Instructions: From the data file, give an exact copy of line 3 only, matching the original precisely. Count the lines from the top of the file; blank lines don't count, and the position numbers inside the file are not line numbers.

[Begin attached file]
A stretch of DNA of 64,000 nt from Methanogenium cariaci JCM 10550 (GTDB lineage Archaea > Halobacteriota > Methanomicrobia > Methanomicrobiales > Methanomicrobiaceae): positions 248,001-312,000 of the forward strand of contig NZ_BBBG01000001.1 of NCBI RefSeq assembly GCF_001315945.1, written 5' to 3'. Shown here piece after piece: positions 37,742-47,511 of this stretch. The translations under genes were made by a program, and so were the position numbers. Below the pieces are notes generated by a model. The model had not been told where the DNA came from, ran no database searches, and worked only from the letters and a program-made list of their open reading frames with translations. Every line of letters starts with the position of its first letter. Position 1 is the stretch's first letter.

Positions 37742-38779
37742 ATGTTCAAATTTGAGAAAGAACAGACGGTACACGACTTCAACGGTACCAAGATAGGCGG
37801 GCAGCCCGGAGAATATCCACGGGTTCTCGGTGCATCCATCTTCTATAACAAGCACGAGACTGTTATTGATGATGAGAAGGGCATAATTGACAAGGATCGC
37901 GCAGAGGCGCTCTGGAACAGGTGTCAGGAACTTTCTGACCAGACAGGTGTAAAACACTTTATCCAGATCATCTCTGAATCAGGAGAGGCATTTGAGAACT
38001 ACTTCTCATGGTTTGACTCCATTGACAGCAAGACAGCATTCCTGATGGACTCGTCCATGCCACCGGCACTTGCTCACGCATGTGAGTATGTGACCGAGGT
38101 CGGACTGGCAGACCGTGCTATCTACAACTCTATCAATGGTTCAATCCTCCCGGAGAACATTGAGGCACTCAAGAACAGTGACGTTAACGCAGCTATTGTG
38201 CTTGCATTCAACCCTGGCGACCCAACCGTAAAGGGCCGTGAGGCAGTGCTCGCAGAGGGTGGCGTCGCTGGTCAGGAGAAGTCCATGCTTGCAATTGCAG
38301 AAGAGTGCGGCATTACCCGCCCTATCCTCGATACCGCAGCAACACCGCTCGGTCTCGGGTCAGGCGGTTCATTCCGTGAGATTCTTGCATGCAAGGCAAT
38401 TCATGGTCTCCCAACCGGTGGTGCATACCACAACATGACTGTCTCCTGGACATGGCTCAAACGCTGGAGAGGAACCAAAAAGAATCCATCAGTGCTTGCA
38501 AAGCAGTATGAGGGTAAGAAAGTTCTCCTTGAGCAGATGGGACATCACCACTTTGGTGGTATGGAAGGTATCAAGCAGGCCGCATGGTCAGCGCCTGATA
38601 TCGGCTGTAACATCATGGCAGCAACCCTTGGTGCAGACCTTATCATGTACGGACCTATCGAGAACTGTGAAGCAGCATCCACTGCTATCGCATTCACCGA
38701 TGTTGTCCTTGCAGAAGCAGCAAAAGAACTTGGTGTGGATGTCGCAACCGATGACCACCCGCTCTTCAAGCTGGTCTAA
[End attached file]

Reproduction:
37742 ATGTTCAAATTTGAGAAAGAACAGACGGTACACGACTTCAACGGTACCAAGATAGGCGG